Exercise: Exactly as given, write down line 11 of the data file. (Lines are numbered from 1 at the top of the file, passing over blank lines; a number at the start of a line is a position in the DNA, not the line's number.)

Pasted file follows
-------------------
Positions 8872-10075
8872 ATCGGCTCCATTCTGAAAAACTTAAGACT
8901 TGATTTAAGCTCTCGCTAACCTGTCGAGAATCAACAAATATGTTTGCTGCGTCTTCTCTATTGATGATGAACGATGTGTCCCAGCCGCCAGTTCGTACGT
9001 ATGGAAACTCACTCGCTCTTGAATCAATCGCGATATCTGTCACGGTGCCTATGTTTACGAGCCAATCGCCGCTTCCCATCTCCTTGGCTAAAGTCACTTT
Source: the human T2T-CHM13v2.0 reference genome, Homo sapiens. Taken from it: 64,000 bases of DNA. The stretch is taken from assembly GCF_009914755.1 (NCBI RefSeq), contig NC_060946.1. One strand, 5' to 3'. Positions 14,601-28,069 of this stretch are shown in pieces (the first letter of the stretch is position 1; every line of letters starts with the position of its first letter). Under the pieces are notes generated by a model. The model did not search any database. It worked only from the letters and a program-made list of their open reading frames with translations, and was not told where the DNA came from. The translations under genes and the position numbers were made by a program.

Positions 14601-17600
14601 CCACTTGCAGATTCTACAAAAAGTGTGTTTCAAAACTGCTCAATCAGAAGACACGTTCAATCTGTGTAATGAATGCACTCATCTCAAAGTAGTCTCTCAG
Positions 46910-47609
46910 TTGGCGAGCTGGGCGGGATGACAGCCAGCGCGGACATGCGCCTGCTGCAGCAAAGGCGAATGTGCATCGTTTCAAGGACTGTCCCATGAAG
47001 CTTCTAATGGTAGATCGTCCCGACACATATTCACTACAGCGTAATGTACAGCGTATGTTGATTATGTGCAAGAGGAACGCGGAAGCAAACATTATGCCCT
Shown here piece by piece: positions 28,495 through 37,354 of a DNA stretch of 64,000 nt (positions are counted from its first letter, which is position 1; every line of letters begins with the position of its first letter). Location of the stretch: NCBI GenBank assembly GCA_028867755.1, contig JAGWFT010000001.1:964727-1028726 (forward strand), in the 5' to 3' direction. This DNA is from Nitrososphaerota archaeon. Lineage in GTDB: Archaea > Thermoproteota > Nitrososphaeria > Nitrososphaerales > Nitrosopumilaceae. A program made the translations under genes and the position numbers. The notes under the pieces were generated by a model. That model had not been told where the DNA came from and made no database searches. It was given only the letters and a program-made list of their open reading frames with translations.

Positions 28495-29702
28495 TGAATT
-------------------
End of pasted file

Shown here piece by piece: positions 28,495 through 37,354 of a DNA stretch of 64,000 nt (positions are counted from its first letter, which is position 1; every line of letters begins with the position of its first letter). Location of the stretch: NCBI GenBank assembly GCA_028867755.1, contig JAGWFT010000001.1:964727-1028726 (forward strand), in the 5' to 3' direction. This DNA is from Nitrososphaerota archaeon. Lineage in GTDB: Archaea > Thermoproteota > Nitrososphaeria > Nitrososphaerales > Nitrosopumilaceae. A program made the translations under genes and the position numbers. The notes under the pieces were generated by a model. That model had not been told where the DNA came from and made no database searches. It was given only the letters and a program-made list of their open reading frames with translations.